Florida employers may be paying less for workers’ compensation insurance in 2023

Florida employers may be paying less for workers’ compensation insurance in 2023. The National Council on Compensation Insurance (NCCI) is recommending an overall average rate level decrease of 8.4 percent for next year. The proposed rate reduction filed with Florida’s Office of Insurance Regulation (OIR) would apply to new and renewal workers’ compensation policies in the voluntary market beginning January 1, 2023. If the OIR approves a rate reduction, it would be the seventh consecutive year workers’ compensation rates have gone down in Florida.

NCCI’s recommended rate reduction is based on claims experience data for the 2019 and 2020 policy years as of year-end 2021. According to NCCI:

  • favorable claims experience has been observed during these time periods;
  • Florida’s frequency of lost-time claims (injured employee receives wage replacement benefits) has generally declined over the most recent eight years; and
  • Florida’s average indemnity cost per case have been relatively consistent over time, while those for medical have been slightly more volatile from year-to-year.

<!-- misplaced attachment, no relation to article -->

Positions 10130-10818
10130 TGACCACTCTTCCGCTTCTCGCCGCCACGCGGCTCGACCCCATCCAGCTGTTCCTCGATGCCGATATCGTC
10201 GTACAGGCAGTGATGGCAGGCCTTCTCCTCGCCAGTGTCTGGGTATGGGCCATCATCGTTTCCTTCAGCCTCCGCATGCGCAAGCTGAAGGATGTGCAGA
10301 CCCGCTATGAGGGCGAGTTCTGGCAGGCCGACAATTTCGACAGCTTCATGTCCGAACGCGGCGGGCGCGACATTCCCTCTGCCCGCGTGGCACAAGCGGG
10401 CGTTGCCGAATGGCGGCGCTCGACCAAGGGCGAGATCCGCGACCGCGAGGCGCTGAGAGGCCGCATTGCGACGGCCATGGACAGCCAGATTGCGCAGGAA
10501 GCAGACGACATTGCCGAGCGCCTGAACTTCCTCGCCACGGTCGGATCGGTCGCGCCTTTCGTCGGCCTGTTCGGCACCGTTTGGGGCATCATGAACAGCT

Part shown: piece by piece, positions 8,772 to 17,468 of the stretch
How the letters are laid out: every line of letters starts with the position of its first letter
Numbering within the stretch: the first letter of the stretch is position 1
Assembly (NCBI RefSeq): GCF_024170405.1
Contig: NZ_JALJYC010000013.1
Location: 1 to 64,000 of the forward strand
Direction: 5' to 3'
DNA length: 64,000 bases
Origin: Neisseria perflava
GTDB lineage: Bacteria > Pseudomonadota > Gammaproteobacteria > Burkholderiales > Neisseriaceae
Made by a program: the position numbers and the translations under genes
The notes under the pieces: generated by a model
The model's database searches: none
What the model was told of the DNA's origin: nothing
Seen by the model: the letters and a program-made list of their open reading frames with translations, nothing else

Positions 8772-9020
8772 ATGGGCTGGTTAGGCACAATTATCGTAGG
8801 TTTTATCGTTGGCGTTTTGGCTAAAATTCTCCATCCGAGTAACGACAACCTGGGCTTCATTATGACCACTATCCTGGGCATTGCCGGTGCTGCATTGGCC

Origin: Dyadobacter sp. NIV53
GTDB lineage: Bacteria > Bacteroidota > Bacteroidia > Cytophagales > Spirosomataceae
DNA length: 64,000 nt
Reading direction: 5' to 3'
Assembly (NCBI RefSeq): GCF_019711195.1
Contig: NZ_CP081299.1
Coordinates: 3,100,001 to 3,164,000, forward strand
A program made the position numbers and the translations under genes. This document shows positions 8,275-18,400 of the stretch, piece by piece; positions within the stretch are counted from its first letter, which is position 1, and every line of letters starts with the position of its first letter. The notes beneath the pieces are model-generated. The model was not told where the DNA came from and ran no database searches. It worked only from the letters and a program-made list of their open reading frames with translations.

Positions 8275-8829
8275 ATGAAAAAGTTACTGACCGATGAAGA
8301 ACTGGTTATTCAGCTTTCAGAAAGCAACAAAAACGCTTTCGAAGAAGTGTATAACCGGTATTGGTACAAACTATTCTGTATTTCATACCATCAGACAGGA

NCCI’s recommendation was not influenced by the pandemic as its analysis did not include COVID-19 claims data. Nevertheless, NCCI’s assessment of possible pandemic-related impacts revealed that:

  • most COVID-19 claims are medical-only or indemnity-only and continue to be small (less than $1,500);
  • large claims (over $100,000) account for fewer than 2% of all COVID-19 claims, but more than 60% of total COVID-19 losses;
  • most claimants were employed in the healthcare industry;
  • the average age of workers with large claims is 55, which is 8-10 years older than that those with non-COVID claims; and
  • COVID-19 claims decreased significantly in 2021.

Despite recommending a rate reduction, NCCI cautions that inflation has the potential to influence the workers’ compensation system nationwide. Wage inflation is a concern as many workers, particularly those in leisure and hospitality, have seen significant pay increases recently. This directly impacts the cost of workers’ compensation insurance because payroll is used as the base to calculate premium. Rising medical claim costs (medical inflation) can also lead to higher premiums.

Remember, NCCI is only recommending an overall average rate level decrease of 8.4 percent in 2023. Florida’s Office of Insurance Regulation will analyze NCCI’s data and may request an adjustment to the current recommendation before holding a public hearing. Although optimism surrounds NCCI’s recommendation, next year’s workers’ compensation premium rates will not be known until Florida’s Office of Insurance Regulation issues a final order.

The Human Equation prepares all risk management and insurance content with the professional guidance of Setnor Byer Insurance & Risk.

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